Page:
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Raised By Squirrels is published by Panel Press.


You never call! Maybe you should instead? Seriously, we'd love to know what you think about RBS.


Occasional posts from (usually) Bram and (sometimes) Monica about comics in general, this comic in particular, art, design, publishing, visual culture, and far, far too many things about actual squirrels.


Teaser trailer for Quantum of Solace. It doesn't fill me with confidence.


The report from New Comic Night:
  • Thunderbolts #121 — action and fighting and severe beatdowns, in many cases involving people with pretty major issues with each other. And then it was all over. This issue was a pretty fun read, but way, way too much buildup to get there.
  • Noticed the No Hero preview in io9, where Graeme failed to note it's Ryp on art — I'm such a fan of his stuff on Black Summer and, though I'd like to see that get wrapped up first, I'm all over this. Looks to be more Ellis techno-superhero-geekery that, if you can stomach the political subtext, is generally a good time.
  • Fantastic Four #558 — I was on such a Millar/Hitch high that I didn't notice, until Monica pointed it out, that nothing actually happens in this issue. It's all setup. But there's new characters, a fight that smashes up the Baxter Building, a revelation about the youngest Richards, and something that can frighten Doom. I don't know yet if this really lives up to the stated goal of matching the fun of the Lee/Kirby years, but it's darned close.
  • then The Immortal Iron Fist presents an issue where there's no Iron Fist, in fact, no superpowers on display. But there's a dramatic change in the Danny Rand we know, an amazing look at the relationships with his longtime supporting cast, the promise of more of the Seven (?) Cities action we've enjoyed all along, and a terrific cliffhanger kind of revelation. And now it gets turned over to a new creative team, that — to put it mildly — has a lot to live up to and I don't think has the track record to do it.

Compulsory Reading. Not just the strip, I mean, but also all those books without pictures that we I should be reading. Via Blog@Newsarama.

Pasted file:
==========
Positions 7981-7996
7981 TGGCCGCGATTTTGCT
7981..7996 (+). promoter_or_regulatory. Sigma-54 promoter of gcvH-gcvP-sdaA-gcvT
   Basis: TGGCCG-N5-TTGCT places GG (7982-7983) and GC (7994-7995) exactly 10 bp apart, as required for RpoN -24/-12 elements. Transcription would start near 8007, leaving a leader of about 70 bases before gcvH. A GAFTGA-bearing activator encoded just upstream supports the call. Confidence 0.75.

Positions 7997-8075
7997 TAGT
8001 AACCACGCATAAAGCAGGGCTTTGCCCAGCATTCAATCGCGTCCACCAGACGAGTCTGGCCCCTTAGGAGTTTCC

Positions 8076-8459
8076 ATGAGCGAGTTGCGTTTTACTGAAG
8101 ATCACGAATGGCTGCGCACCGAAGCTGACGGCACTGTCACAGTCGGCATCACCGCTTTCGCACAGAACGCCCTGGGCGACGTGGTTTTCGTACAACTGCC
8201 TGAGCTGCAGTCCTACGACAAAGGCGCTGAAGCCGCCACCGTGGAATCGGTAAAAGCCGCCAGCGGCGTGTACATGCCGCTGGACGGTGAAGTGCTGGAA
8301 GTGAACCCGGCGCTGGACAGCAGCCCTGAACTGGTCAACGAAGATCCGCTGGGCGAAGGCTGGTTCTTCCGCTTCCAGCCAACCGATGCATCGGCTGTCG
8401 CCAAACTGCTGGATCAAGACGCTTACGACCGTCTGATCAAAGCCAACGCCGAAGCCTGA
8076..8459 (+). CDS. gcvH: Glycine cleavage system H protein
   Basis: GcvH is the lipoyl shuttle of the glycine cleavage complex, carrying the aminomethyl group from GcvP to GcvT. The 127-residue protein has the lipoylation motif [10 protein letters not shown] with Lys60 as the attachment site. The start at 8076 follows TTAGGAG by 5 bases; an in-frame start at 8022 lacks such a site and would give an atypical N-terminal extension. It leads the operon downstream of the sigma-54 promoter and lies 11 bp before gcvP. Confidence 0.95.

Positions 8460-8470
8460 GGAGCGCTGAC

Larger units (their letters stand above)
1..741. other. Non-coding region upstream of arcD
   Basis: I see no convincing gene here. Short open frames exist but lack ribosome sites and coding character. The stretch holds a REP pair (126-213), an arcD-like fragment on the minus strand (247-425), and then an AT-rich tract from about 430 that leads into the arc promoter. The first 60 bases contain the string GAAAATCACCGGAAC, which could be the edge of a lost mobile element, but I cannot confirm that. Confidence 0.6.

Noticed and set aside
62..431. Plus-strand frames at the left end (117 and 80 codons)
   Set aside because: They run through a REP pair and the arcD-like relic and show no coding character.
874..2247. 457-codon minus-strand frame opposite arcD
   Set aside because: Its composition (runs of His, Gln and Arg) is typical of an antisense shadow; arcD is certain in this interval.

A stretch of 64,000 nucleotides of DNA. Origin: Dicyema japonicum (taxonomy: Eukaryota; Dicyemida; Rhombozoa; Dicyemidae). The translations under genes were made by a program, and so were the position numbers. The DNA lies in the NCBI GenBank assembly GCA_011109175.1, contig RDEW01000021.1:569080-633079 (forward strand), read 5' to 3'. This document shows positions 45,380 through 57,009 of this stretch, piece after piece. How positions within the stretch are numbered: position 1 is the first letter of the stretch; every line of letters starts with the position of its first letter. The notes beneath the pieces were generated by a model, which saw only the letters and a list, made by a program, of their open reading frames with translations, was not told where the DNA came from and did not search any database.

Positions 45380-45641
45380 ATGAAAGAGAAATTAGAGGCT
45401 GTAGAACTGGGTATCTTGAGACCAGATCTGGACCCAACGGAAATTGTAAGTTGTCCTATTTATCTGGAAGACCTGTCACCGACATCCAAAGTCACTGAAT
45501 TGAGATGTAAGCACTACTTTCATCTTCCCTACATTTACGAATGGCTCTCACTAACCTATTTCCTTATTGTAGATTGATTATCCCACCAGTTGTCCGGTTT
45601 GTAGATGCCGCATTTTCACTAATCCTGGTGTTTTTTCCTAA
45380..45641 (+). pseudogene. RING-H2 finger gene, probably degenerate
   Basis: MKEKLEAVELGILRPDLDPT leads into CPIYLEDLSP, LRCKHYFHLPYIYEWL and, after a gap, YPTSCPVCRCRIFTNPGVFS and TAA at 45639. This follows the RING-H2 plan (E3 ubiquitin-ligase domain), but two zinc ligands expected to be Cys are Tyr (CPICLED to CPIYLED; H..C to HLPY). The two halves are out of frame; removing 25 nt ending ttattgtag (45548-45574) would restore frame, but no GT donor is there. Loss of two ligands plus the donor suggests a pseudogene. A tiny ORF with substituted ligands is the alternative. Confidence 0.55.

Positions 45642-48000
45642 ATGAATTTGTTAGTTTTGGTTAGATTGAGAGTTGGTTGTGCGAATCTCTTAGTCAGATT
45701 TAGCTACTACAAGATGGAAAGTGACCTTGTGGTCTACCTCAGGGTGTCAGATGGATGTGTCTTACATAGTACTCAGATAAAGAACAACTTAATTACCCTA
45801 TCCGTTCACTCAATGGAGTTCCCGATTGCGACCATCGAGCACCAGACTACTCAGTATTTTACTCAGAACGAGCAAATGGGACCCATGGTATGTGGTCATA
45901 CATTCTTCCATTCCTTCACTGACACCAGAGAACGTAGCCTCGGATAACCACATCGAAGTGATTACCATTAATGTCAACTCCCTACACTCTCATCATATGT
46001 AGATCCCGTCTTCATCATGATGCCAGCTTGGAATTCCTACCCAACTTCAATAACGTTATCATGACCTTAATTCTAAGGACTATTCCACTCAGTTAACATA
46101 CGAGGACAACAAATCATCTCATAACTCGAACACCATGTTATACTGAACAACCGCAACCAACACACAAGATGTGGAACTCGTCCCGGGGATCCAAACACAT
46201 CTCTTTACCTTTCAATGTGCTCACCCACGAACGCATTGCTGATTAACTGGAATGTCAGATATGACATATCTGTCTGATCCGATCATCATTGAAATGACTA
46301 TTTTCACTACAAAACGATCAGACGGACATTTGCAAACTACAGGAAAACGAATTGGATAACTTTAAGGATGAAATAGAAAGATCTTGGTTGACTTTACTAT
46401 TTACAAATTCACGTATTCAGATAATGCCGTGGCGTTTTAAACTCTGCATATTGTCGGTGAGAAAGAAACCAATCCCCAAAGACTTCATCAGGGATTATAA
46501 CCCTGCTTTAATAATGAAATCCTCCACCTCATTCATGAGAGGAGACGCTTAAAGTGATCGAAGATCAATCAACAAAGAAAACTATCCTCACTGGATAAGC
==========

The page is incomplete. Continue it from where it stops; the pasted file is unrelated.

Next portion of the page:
Hey, that's me in the Duke City Fix interview! Hope I don't sound too pretentious. Cripes, I use a lot of syllables.


TZT! Inspired me to dig out my clipping of Cul de Sac ca. The Cicada Madness of '04. Bonus: more Richard Thompson firefly goodness. (Or is it lightning bug? In Connecticut, they were pretty interchangeable.)


Ummmm … yes, please.


Wow. Cover Browser. Kinda surprised at how fun it is to just pick a title and just go. Pages load fast, a big bonus. Via Communication Arts (!?).

Take a moment and appreciate Leonardo the artist.


Panel Press has become a part of Literate Machine, a new site offering digital distribution for independently produced comics. RBS and DCAS are available for download there. And 7000 BC material is slowly working its way to the site as well.


Squirrel Central (well, half that does the posting here) spent a week's vacation traveling around some of our state here, and then returned in time for New Comic Night. So, then, the report:
  • Tangent: Superman's Reign #4 — continuing as a fairly standard DC team-up, a twist that should've seen coming (though not with that character). It's an OK read, I'm really sticking with it to find out what happened to the Tangent universe more than for the actual story. And worth noting that it took longer to read this than the other two from this week's haul combined.